Danielle Smith: Agent Gone Bad

I wasn’t going to blog about this but if you aren’t on Twitter you may not have seen the news.  Agent Danielle Smith has shut down her agency, Lupine Grove, after telling her writers that they had been offered publishing contracts that never existed.  She would tell these clients that the contracts were unacceptable and that she had already turned the offers down.

If you are one of her authors, several agents have stepped forward and offered to read work from her clients.  If you are not one of her clients, please don’t claim to be.  Seriously.  That would not be good.

If you are seeking representation, this is likely to make you question the wisdom of approaching an agent.  Know that this situation is so rare.  That doesn’t make it less awful for any of those involved.

Here are some of the warning signs of learned to look for when researching agents.

  1.  Check out the web site.  If it looks unprofessional or something strikes you as off, accept it as such and move on.  This isn’t to say that a site for a kid lit agent can’t be playful and fun but it should still clearly be a business.
  2. Agents who won’t tell their clients who has seen their work.  One friend fired her big-name agent when he kept telling her he was sending out her work but wouldn’t name names.  It turned out that her work had never gone out.
  3. When an agent turns down or accepts an offer without first showing it to the author.  Apparently this is what happened with Smith. I’ve heard of agents contacting an author and immediately saying, “This is no good.  You should turn it down.”  That’s okay, because you are getting to see the offer.
  4. Agents who only send work to open houses.  This isn’t a sign of fraud but really?  Why pay someone 15% to submit to the same editors you have access to?

Never thought I’d be glad that an agent did not offer me representation. My heart goes out to Smith’s clients.  For an agents take on this, check out Janet Reid’s blog post.




No More Library Fines for Young Readers

If you are a reader today, and most writers are, you were probably a reader when you were a kid.  I’m sure my mother took me to the library but what I actually remember is going on my own.  I would ride my bike up the busy four lane (sidewalk riding).  Then I would cruise among the shelves visiting old favorites and looking for something new.  Then I’d check out an arm load of books that I would carefully wedge into my basket for the ride home.

Although there is still a bike rack in front of the library, I don’t see kids riding up there on their own.  They come instead with parents and grandparents.  But what happens when young readers can’t catch a ride?  They end up with late fees and fines.

I hate anything that discourages reading so when I saw this post on Facebook, I got excited.  Then, me being me, I thought – what if it isn’t true?  Could it be fake?  A quick Google search revealed that it is not (see article). It isn’t quite accurate, but it isn’t fake.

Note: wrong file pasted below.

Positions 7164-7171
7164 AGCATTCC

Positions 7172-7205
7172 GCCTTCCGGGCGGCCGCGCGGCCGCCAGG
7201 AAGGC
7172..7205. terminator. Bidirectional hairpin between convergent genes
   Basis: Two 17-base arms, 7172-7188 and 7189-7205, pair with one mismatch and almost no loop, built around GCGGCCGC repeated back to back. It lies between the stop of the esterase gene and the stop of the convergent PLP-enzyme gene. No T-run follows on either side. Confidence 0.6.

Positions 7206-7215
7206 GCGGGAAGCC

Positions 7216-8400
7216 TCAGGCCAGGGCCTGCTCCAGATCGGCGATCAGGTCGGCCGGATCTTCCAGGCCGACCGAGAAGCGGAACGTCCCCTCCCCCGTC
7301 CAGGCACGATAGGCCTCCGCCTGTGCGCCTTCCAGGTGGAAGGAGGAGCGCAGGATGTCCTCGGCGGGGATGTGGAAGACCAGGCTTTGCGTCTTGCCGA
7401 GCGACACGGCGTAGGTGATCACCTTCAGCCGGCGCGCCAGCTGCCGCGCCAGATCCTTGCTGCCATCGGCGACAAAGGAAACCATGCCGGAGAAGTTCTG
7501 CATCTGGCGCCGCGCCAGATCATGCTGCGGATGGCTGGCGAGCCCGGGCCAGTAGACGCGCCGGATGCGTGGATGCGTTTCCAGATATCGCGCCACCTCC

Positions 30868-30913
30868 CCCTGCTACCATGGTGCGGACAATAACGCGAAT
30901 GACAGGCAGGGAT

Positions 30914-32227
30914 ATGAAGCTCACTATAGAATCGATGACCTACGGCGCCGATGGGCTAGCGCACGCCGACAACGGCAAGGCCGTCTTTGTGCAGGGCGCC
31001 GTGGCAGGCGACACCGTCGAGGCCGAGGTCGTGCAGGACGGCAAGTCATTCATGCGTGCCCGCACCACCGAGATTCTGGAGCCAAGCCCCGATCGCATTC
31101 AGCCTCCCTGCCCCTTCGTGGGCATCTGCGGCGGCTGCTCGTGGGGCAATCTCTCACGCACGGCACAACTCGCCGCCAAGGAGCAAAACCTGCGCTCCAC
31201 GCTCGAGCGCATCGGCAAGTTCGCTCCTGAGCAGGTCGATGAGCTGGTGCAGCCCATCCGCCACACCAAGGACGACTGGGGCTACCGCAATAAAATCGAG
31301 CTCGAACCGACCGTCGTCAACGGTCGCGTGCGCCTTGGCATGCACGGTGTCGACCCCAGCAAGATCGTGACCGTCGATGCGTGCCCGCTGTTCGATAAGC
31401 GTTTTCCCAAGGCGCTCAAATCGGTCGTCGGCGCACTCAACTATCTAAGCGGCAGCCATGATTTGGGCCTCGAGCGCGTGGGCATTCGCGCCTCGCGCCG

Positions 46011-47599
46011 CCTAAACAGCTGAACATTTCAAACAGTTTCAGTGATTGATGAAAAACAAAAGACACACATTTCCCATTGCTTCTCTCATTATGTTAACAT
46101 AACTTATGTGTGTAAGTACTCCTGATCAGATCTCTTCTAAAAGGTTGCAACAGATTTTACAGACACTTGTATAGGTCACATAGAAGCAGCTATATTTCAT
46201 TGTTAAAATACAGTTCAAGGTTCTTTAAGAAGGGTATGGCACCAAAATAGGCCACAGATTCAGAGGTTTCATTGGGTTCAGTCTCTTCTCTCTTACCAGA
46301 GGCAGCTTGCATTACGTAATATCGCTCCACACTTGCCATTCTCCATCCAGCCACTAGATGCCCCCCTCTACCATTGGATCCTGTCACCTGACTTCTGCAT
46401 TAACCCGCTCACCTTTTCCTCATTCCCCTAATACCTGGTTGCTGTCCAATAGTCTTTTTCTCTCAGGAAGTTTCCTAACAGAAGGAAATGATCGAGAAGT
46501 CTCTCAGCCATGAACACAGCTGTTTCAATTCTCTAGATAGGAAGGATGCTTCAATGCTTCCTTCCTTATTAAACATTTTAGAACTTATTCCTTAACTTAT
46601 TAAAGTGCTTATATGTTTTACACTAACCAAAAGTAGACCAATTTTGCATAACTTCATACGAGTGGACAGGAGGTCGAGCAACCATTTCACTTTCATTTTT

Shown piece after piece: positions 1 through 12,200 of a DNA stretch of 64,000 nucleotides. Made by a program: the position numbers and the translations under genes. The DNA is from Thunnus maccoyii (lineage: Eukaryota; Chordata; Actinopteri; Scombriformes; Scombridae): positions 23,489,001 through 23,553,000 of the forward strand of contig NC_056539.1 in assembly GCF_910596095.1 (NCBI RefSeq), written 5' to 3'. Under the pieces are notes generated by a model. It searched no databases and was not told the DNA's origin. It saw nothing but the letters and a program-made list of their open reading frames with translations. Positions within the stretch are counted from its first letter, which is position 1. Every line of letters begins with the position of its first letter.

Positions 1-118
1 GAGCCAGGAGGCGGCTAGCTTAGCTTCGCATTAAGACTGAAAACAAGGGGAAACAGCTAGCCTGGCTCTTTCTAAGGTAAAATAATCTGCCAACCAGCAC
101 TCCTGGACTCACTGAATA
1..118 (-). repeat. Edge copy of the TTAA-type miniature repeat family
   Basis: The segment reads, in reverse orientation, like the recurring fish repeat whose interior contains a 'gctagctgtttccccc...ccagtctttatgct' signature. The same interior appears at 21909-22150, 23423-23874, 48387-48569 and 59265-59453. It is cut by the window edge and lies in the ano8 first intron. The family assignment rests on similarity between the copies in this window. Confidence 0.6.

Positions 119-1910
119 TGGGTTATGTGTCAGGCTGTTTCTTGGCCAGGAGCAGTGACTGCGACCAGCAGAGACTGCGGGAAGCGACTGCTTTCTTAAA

The LA Country library system has done away with fines on children’s material.  That didn’t exactly help kids who already had fines so another program was implemented.  Kids can check in to read away part of their fine.  The rate is $5.00/hour and young readers are given credit for fractions of hours.  What a great idea!

Not sure how you feel about this?  In a random survey of library patrons, 80% said that with this new policy they would be more willing to let their children check things out.  Apparently economically disadvantaged families limit their library use, especially use by young readers, because unpaid fines can go to a collection agency.

How much better to encourage and educate?  Way to go, LA!



When What You Write Isn’t Great, Don’t Ignore That Nagging Feeling

Honestly, you could pour me into a bucket tonight. It isn’t that I’m that relaxed.  I’m that wiped out.

As I write this on Thursday evening, I’ve just met a deadline for an outline and sample chapter.  Easy peasy mac-n-cheesy as my friend Renee says.  I write for Abdo.  I know what they want.


This series is different from their others.  So different and new that it is new even to my editor. In fact, I’m writing the first book in the series. I’m the guinea pig . . . trend setter.  Who am I kidding?  Guinea pig.

My husband read the chapter for me and pronounced it “fine.”  But something was nagging at me.  “No.  It is not.  It kind of stinks.”  I wanted to listen to my husband.  I wanted to package it up and send it in and let me editor find the problem.

So first I did a hard copy-edit on the outline.  Then I finished the bibliography.  Finally, with the deadline hard behind, I pulled up the chapter.

Yep, still stinking.  But this time I could tell what was wrong.  I’m writing about a topic that, while important, is less familiar to me than some others.  As I wrote about it, I realized that I actually knew quite a bit but I still felt insecure.  I needed to sound like I knew what I was talking about.  Heaven save us from all that is overwritten and purple.

Instead of doing the hard copy-edit I had planned on, it was back to my computer.  Three of the four sidebars only needed minor tweaks.  The feature at the end of the chapter lost only a few words.  Working with the main body of the text, I moved phrases, cut sentences and smoothed, smoothed and smoothed some more.  By the time I was done I had bumped up the reading level, which I needed to do, and crafted a much more coherent, readable piece.

When you have that nagging feeling that something stinks, don’t take the easy way out.  Go on a hunt until you find the source of the problem.



Plot and subplots

In my favorite books, plot and subplots mirror the same theme.

Now that I’ve started working on a novel, I’m finding myself paying close attention to plots and subplots in what I read.  My favorite form is when they all explore the same theme.  The main character has to find a way to accomplish a dishonorable task in an honorable way.  The main character has to get beyond the same she feels about her station in life (something she cannot control).  The main character has to learn to deal with Character X who treats her with honor – something that is, sadly, new to her.  The main character has to decide if she will dishonor another character who has dishonored her.  All of the strands are about honor.

Other books have a plot and subplots but while the same characters are involved, and the main character is always central, there is no common theme.  A murder has been committed and the main character has to catch the killer.  The main character has to reconcile her love of truth with her need to lie while undercover.  There may also be a romance subplot.